Ansela; the Slave, the Love Story and the Wine Farm

There is a story from deep in South Africa’s winelands which is awe inspiring. It is that of a slave who’s strength, hard work and love carries her from the slave lodge to wealth and independence. It is that of Ansela Van die Kaap.

The story is woven through the fabric of one of our most charming Cape wine farms; Muratie, now owned by the Melck Trust, and MD Rijk Melck has done much to research and preserve Ansela’s legacy, and is determined that Ansela and her husband Laurens story will live forever on the farm.

It begins in the 1660’s when as a young girl Ansela lived with her mother who was brought as a slave from West Africa, and by 1679 they were living in the Cape slave lodge. Ansela probably worked in the Company’s and Fort gardens and as was usual at the time, was given the name ‘Van die Kaap’ (of the Cape). There were two other ladies with similar names so evidence relating to this Ansela is sketchy, but Rijk and others believe the picture is nearly complete.

Around this time a young soldier arrives at the Cape, Laurens Campher, and it is likely that the two met while Ansela was working in the gardens at the Fort in the 1680’s. One can imagine this courtship, a German soldier and a slave, and though it wasn’t frowned upon for a white man to fall for an African slave due to the shortage of females at that time, it still must have been exciting and romantic.

By 1693 Ansela is recorded as being a ‘labouring slave’ with 3 children, the first, Cornelis, was born in 1686. It is likely that they were all Lauren’s children and also that Lauren was busy establishing himself as a man with trade skills. Just prior to this, in 1685, Laurens was living on a farm outside Stellenbosch called De Driesprong, began working the land by 1695 and was given the title to the farm in 1699 by Governor Simon van der Stel;  he is recorded as single and living on the farm between 1688 and 1693.

Ansela, now in her late twenties or early thirties, obviously had sole responsibility – whilst working in the gardens and living in the slave lodge - for raising all three children (the third was born in 1692). Her strength of spirit and their love must have been strong to survive, in fact, their courtship lasted 14 years!

Laurens may have intended the farm to be their future home, though he was quite poor in the early days. He probably helped plant vines amongst other crops, so wine has been important on the farm, which we now know as Muratie, since 1685, and the property’s title deed is the first thing visitors see entering the old buildings to dine or taste wine today.

Laurens' taxes, in cereal crop as payment, were paid in Cape Town, and Laurens would make this three day, around 32 kilometre each way trip, across marsh and difficult terrain, regularly, on foot or by cart. He would take wine with him and of course, see his beloved Ansela and their children. Imagine walking for three days to see your loved ones, perhaps for just a few hours.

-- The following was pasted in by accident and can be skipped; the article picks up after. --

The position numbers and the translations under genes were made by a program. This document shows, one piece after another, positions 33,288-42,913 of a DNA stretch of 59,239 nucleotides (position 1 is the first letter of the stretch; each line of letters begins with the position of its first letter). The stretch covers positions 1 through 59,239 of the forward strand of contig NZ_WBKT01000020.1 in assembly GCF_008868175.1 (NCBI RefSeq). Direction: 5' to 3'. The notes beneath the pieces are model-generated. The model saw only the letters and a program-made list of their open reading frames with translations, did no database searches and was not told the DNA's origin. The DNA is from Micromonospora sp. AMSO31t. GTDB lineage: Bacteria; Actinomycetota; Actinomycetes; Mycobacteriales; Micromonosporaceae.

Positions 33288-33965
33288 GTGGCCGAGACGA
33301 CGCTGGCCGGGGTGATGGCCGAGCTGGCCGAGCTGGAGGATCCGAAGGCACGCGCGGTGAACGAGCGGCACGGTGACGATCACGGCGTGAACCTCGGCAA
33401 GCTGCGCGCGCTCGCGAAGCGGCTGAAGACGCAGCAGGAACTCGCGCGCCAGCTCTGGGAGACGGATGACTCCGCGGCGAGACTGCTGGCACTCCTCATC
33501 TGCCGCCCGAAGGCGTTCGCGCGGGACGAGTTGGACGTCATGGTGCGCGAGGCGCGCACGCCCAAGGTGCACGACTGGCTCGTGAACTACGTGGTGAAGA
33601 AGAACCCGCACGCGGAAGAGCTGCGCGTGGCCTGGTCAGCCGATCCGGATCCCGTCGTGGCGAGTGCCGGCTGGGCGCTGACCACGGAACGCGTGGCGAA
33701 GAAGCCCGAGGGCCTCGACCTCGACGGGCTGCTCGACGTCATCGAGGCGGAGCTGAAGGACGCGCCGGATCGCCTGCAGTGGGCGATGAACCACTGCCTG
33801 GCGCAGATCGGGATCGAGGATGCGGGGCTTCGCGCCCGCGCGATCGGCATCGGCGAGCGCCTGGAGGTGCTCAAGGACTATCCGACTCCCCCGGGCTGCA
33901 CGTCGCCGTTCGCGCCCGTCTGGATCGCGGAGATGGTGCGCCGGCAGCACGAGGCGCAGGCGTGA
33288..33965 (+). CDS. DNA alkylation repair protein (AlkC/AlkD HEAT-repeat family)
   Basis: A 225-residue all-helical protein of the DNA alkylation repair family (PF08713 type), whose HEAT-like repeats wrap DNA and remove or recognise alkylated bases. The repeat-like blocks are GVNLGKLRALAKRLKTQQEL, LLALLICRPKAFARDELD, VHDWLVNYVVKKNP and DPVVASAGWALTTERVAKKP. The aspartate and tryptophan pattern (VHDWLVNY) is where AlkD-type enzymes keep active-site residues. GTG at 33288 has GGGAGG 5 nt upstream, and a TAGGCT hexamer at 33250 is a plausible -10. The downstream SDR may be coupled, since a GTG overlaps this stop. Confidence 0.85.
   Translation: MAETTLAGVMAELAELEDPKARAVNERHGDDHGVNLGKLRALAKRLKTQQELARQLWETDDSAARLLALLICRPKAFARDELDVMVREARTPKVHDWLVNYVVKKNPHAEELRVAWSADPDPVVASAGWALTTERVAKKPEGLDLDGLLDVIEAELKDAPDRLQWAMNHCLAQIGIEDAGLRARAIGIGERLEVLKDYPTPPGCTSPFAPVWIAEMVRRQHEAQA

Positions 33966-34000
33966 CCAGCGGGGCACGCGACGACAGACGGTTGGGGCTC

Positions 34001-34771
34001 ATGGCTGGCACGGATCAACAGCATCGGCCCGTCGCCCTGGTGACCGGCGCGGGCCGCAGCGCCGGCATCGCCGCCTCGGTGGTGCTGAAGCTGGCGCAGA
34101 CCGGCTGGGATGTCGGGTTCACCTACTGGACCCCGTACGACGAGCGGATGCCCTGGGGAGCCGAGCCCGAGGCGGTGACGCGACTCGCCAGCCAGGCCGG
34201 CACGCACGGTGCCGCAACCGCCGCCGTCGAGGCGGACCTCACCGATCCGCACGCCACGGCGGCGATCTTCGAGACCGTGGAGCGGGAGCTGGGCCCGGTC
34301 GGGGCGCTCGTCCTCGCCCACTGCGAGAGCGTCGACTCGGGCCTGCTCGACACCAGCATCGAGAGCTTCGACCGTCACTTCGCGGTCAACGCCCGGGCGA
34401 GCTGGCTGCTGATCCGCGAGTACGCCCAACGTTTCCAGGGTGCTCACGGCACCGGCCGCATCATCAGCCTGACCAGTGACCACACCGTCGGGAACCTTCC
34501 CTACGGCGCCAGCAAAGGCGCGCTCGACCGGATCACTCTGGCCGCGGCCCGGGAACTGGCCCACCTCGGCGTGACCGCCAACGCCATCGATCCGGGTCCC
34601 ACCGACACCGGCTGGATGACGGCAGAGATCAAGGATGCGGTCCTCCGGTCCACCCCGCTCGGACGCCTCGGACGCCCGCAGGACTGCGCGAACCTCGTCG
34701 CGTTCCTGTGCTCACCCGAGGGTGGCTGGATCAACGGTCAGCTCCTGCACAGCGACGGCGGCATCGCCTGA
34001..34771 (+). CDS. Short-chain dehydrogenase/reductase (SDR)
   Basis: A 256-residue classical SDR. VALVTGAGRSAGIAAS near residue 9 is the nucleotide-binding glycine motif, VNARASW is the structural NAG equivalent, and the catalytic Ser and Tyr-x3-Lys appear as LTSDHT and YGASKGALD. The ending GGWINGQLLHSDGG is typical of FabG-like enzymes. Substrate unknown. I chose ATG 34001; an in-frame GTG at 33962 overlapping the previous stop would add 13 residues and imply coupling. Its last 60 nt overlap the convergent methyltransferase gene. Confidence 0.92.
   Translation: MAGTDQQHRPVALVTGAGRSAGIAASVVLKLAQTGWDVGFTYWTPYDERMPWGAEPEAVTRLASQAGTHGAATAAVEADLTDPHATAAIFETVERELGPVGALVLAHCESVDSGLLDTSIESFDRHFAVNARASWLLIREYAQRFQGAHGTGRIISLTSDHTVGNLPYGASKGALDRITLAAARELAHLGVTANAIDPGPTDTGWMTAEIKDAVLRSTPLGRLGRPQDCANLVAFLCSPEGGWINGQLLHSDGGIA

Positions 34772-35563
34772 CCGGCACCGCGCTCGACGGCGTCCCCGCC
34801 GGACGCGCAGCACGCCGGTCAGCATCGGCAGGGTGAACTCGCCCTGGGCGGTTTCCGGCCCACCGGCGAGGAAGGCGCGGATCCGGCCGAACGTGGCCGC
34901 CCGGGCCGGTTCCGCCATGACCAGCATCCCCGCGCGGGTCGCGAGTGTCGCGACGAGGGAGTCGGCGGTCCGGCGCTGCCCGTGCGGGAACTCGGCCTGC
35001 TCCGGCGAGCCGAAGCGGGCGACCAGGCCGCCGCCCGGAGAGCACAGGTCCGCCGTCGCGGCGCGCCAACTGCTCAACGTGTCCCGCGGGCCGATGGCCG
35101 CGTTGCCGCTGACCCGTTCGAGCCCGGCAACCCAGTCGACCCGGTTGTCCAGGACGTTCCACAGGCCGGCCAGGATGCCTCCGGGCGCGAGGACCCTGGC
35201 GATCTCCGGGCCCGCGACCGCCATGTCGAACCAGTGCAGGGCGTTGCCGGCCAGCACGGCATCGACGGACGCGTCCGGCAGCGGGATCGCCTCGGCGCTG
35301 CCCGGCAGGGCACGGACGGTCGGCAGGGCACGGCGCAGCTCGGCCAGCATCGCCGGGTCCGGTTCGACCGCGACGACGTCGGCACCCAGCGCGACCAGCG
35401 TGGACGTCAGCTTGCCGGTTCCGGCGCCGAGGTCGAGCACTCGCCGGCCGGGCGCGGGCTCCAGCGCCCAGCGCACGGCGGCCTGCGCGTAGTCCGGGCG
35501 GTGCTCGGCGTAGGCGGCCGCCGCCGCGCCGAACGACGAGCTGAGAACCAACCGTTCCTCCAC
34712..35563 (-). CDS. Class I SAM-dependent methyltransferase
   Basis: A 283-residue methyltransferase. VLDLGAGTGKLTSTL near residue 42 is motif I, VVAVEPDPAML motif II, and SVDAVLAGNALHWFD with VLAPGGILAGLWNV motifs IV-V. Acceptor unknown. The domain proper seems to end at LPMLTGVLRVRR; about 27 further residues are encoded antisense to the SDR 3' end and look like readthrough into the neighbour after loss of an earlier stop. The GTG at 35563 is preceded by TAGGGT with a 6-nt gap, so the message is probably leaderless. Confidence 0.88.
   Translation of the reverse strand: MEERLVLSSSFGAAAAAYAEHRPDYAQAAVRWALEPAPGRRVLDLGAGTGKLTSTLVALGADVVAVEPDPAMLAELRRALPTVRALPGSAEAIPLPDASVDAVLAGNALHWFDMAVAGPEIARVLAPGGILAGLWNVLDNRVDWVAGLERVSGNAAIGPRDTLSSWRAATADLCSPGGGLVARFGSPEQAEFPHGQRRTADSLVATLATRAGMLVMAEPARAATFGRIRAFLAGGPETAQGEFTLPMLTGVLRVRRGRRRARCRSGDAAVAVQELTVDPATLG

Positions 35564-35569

Ansela’s story now sees another remarkable woman enter it. Ansela had possibly been ‘owned’ by Christina Does, an influential and affluent socialite in the Cape at the time, and Ansela was perhaps a favourite of Christina’s. It seems likely that Christina taught Ansela to read and write and helped her conversion to Christianity – or at least enabled it.  Ansela’s baptism, or ‘manumission’ and emancipation happened in 1695, Christina was present. It seems likely, though much is uncertain, that Christina took pity on the pair and raised Ansela up so the two could marry and be independent, Ansela’s education perhaps enabled their union as Laurens was illiterate.

Within three months, Ansela had travelled to Stellenbosch with the children and the two married. Laurens is recorded as no longer single in the 1695 return.

From a captured slave mother and herself thirty-odd years a slave, with three children between three and nine years of age, Ansela marries the man she loves and arrives at her own cottage, built by Laurens, surrounded by trees, mountains, animals, a stream, and crops in the fields. It must have been emotional.

Ansela plants a tree near their home – it is there today, standing proud and strong – you pass it on your way in. It is across from their single story cottage with bedroom and living room and stable all attached. It is also still there today and Rijk will gladly point out the wall cut-outs used as chicken’s nests and the path to the stream where Ansela would collect water.

After 34 years together on the farm, Laurens dies, Ansela sells and becomes wealthy, estimates are that the sale is the equivalent of 23 years’ worth of an average salary at the time. She moves and lives with one of her children.

It is a spellbinding story and you can tell Rijk has it in his heart, as we stroll a few metres, yet some 325 years from Ansela’s simple cottage, Rijk slows, “You know,” he says, “sometimes when I come and sit here of an evening, as the sun sets, there is an amazing energy, you can feel it, it is very special.”



Ansela 's manumission

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